Uncertainty assessment of climate change adaptation options in urban flash floods

Qianqian Zhou, Karsten Arnbjerg-Nielsen

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    Adaptation is necessary to cope with the increasing flood risk in cities due to anthropogenic climate change in many regions of the world. The choice of adaptation strategies can and should be based on a comprehensive risk-based economic analysis to indicate the net benefits of proposed options. However, the analysis is complicated by irreducible uncertainties about present and future hydrologic conditions as well as the present and future vulnerability of the area in question. Further, modelling of the actual hazards given the hydrologic conditions also entails substantial uncertainty. The work presented is based on a flood risk framework that is in accordance with the EU flood directive, but adapted and extended to incorporate anticipated future changes due to city development and hydrologic extremes. The framework is used to study the importance of inherent uncertainties in order to find robust adaptation options. The case study is a small urban catchment where no significant city development is anticipated. Therefore the main focus is on estimation of impact of uncertainties related to present and future hydrological conditions, impacts on assets, and costing of the damages. The uncertainties are calculated using Monte Carlo simulations and thus the resulting uncertainties are described by probability density functions. Two different adaptation options are studied to reduce the increase in risk of flooding, namely increasing the pipe capacity and the use of local infiltration measures to hold water back from flood prone areas. The two options represent classical engineering solutions and water sensitive urban design, respectively. These options are compared to a business-as-usual scenario, where no adaptation is foreseen in the area. The results indicate that infiltration is less cost-effective regardless of the uncertainties from climate change impacts and /or damage estimation procedure when considering the ability to reduce the risk of flooding. The description of the correlation structure between the key inputs proved to be important in order to obtain a correct description of the resulting uncertainties. The study shows that uncertainties associated with climate adaptation benefits are large, but still it is possible to choose no-regret adaptation options. The introduced procedure provides an important tool for achieving an explicit and thorough uncertainty analysis of the risk-based economic evaluation.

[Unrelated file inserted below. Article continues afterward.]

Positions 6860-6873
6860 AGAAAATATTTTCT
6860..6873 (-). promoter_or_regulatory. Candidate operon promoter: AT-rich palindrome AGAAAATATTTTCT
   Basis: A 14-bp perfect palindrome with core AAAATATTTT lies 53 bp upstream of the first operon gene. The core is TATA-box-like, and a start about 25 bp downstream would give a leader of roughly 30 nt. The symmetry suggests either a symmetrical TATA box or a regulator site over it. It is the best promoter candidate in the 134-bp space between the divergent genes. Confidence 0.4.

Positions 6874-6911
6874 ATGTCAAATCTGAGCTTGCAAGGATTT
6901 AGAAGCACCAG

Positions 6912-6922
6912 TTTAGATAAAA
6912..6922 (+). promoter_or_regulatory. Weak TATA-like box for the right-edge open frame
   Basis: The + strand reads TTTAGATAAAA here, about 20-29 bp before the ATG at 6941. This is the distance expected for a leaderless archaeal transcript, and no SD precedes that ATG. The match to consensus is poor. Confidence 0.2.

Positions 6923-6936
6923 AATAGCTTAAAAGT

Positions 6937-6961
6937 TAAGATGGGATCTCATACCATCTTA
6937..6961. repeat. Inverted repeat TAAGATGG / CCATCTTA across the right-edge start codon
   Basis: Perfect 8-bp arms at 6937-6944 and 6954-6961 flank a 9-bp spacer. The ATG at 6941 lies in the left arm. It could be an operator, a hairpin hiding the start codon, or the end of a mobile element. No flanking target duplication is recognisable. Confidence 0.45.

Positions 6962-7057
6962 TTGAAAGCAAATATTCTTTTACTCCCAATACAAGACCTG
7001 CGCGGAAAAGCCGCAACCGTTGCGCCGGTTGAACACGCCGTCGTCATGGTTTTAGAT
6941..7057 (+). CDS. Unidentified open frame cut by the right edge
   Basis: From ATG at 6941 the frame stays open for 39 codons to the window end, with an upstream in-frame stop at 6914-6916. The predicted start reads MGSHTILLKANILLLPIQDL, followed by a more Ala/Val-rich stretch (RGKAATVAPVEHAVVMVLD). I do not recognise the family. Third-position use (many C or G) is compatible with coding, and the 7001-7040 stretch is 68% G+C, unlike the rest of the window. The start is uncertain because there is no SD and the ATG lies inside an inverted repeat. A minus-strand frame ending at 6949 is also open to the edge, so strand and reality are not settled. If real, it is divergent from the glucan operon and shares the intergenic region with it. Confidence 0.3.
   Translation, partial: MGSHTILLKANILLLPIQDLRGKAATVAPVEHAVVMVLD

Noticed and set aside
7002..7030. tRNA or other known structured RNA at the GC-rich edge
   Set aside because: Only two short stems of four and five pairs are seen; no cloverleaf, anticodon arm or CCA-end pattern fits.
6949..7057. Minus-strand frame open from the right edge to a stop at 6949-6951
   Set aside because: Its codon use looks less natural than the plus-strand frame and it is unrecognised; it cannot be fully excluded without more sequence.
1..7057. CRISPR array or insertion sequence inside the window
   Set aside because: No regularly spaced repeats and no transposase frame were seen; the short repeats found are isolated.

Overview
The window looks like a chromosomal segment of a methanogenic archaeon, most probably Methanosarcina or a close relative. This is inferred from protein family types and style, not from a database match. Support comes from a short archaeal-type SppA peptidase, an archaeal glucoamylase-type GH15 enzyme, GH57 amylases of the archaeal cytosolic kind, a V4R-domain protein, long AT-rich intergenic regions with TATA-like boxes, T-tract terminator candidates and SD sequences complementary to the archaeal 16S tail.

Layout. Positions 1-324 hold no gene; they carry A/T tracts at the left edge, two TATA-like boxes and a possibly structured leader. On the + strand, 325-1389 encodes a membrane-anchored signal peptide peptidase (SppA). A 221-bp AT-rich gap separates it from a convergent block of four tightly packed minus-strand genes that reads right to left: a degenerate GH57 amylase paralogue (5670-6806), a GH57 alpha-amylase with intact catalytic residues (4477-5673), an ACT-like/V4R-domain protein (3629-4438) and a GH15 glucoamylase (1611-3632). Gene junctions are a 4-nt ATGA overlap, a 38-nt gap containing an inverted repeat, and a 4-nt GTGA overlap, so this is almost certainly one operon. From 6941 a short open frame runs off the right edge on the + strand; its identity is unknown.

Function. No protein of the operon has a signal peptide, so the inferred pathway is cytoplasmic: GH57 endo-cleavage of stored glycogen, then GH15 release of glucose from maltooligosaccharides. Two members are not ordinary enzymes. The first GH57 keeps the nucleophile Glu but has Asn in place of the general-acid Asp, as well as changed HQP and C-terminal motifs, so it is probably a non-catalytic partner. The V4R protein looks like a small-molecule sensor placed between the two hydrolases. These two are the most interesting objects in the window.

Original languageEnglish
    Publication date2011
    Publication statusPublished - 2011
    EventEuropean Geosciences Union General Assembly 2011 - Vienna, Austria
    Duration: 3 Apr 20118 Apr 2011


    ConferenceEuropean Geosciences Union General Assembly 2011
    Internet address


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